I want to pick up on a specific point in Jamie Greene’s submission, which states:
“We are also taking on some of the functions of other groups which no longer exist in S5, such as the Blood Borne Virus group.”
I declare an interest, in that I and other members, including the deputy convener of the committee, are in the process of re-establishing that group. The blood-borne virus issue is certainly a very pertinent and important one for the new LGBTI+ CPG to take up, but I think that we would agree that issues to do with blood-borne viruses and sexual health go much further—for example, hepatitis C is well referenced in the Scottish Government’s blood-borne virus framework. Does Mr Greene foresee any conflicts between the LGBTI+ group and the blood-borne virus group, or would they be able to co-operate and work together?
The information that I had when I submitted my proposal was that the blood-borne virus group was unable to get off the ground and that those interested in the cause were looking for other means of promoting it. Luckily, before today’s meeting, I heard that the blood-borne virus group is looking to re-establish itself, which I am very pleased about. You are right that that group would have a wider agenda than just the LGBTI community and would have a lot of work to do.
I do not think that there would be any conflict between the two groups—if anything, we would be able to help each other. I would like to think that, if we held a meeting that was dedicated to blood-borne viruses, people from your group could come along and be involved in the debate. Equally, if part of your group’s work programme covered the LGBTI community, someone from our group could go along and join that debate. I do not foresee any restrictions on crossover. The groups should probably share information about their plans and what they are trying to achieve in their subject areas to ensure that there is no duplication. However, I would like to think that we would be able to help each other, where possible.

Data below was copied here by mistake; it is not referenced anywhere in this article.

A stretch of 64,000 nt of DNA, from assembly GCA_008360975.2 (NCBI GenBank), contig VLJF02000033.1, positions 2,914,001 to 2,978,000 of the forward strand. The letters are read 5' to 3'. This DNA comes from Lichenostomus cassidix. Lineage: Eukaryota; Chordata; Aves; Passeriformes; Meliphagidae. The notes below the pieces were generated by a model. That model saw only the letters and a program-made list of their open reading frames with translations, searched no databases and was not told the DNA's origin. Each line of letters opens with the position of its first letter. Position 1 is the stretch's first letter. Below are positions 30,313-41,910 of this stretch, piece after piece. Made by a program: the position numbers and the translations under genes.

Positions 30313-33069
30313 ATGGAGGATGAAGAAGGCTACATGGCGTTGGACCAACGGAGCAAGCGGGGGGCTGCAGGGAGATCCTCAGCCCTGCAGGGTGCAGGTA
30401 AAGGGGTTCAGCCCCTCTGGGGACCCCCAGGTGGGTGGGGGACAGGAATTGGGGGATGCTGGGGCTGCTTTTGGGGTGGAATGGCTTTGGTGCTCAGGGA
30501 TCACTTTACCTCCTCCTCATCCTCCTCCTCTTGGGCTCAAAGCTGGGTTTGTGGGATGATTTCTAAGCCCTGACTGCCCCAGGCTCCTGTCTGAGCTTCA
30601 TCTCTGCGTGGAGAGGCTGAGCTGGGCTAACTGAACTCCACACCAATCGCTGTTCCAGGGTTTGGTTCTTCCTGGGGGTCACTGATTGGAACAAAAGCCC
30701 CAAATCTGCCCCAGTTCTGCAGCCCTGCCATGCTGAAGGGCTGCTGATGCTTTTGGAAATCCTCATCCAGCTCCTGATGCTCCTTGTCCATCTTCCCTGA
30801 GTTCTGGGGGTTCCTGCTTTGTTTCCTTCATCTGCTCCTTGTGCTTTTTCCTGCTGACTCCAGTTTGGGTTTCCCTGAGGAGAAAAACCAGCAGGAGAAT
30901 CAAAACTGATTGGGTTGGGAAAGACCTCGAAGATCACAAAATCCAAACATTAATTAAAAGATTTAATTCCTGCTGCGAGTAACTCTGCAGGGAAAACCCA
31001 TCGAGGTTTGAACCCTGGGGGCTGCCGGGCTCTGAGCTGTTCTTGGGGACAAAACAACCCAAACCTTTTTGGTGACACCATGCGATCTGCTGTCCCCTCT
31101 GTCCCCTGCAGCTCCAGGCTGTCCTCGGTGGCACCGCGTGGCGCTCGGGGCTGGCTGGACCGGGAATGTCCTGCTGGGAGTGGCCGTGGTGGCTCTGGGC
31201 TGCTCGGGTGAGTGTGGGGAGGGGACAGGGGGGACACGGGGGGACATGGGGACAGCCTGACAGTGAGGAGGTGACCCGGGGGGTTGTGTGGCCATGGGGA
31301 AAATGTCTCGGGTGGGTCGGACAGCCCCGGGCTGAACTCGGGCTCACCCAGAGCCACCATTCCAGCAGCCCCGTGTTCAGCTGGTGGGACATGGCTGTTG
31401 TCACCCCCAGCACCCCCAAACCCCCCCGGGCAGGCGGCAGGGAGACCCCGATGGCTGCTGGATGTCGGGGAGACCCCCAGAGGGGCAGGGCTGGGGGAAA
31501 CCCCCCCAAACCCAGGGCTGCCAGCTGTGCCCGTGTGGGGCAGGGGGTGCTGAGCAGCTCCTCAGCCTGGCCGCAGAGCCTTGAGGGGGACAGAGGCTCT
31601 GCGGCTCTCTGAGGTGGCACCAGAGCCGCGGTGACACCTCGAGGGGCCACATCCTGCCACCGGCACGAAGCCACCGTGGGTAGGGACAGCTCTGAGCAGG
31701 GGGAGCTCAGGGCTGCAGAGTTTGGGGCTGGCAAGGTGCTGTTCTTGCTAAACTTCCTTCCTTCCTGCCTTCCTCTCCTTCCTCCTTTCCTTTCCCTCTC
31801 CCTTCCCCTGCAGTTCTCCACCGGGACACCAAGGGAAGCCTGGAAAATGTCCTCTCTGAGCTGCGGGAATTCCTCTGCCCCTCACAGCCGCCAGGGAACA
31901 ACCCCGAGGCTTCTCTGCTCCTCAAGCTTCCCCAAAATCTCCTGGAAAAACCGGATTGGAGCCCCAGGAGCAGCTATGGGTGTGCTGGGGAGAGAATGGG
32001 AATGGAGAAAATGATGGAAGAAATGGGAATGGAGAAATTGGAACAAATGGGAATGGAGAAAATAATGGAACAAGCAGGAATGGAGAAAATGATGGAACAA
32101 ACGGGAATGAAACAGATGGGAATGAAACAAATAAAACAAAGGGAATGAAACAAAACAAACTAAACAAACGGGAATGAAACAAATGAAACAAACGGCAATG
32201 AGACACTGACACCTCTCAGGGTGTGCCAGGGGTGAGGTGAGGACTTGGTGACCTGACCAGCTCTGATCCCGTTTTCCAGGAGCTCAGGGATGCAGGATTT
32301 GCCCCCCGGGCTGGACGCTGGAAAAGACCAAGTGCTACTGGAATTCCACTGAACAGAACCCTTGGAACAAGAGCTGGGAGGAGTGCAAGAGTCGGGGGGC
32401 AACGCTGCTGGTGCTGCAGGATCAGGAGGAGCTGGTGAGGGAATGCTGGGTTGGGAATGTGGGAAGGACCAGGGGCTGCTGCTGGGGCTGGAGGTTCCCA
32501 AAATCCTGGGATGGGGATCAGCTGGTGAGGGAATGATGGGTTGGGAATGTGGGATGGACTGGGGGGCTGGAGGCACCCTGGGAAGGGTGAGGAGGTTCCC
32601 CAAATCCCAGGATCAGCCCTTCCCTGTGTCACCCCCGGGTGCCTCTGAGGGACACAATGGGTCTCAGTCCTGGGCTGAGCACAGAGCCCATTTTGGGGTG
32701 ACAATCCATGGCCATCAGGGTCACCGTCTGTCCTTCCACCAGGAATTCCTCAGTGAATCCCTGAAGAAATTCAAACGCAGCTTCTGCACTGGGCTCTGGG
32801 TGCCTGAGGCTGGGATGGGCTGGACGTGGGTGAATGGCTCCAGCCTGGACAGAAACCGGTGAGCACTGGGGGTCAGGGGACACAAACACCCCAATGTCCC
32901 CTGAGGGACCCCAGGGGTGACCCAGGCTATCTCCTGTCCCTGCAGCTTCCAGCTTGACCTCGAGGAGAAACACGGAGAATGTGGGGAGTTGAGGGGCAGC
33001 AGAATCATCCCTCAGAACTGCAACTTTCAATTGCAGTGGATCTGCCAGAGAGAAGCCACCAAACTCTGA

As a member of a cross-party group that has had several joint meetings with different groups, I emphasise that we do not work in isolation. I encourage members to look for opportunities to hold joint CPG meetings.
We will take a decision on the proposed LGBTI+ CPG under agenda item 2. You will be informed of our decision in due course, Mr Greene. Thank you for your attendance. I will suspend the meeting briefly to allow you to leave.10:18 Meeting suspended.
10:18 On resuming—
Item 2 is consideration of the proposed CPGs. I invite members’ comments on the proposed CPG on women in enterprise first.
The proposed group’s subject matter cuts across many sectors, as Gillian Martin indicated in her evidence. There is a real opportunity for us to engage with the group and do all that we can to promote and publicise it.
The group would be a great asset. The people who would be on it are also quite innovative, which would help to promote the issues. I am very content that it would be an excellent group to establish.
I echo Alexander Stewart’s comments. This is a fantastic opportunity for cross-party working to encourage women in business and to assist them to grow their businesses. I whole-heartedly support the establishment of the CPG.
I agree. I also support the formation of the group. It is a very worthwhile idea.
Are we content to approve the establishment of the cross-party group on women in enterprise?
Members indicated agreement.
We will now consider the proposed cross-party group on LGBTI+. I invite members’ comments.
The Parliament has been here for 17 years and I am staggered that we do not have such a group already. Comments were made about people being surprised about that; rather than being surprised, I am slightly horrified about it, because it proves that we were not reaching all the people who require support, help and advice. The group will do that. It will bring together individuals and organisations that require support but which sometimes feel very isolated. As I say, I am staggered that there has been no such group, but I am delighted that we are—I hope—going to have one.
The proposal is very timely. We have made fantastic progress in recent years but, as Jamie Greene said, it is important that we do not rest on our laurels but continue to drive the issues forward. I am fully supportive of the group.
To an extent, I regret that either of the groups is necessary, because if we had full equality in our society neither of them would have a role to play. However, as we do not live in an ideal society, both groups could make a very positive contribution.
Do members agree to the establishment of the CPG on LGBTI+?
Members indicated agreement.
Before we move into private session, I ask members of the press and the public to leave the gallery.10:21 Meeting continued in private until 11:05.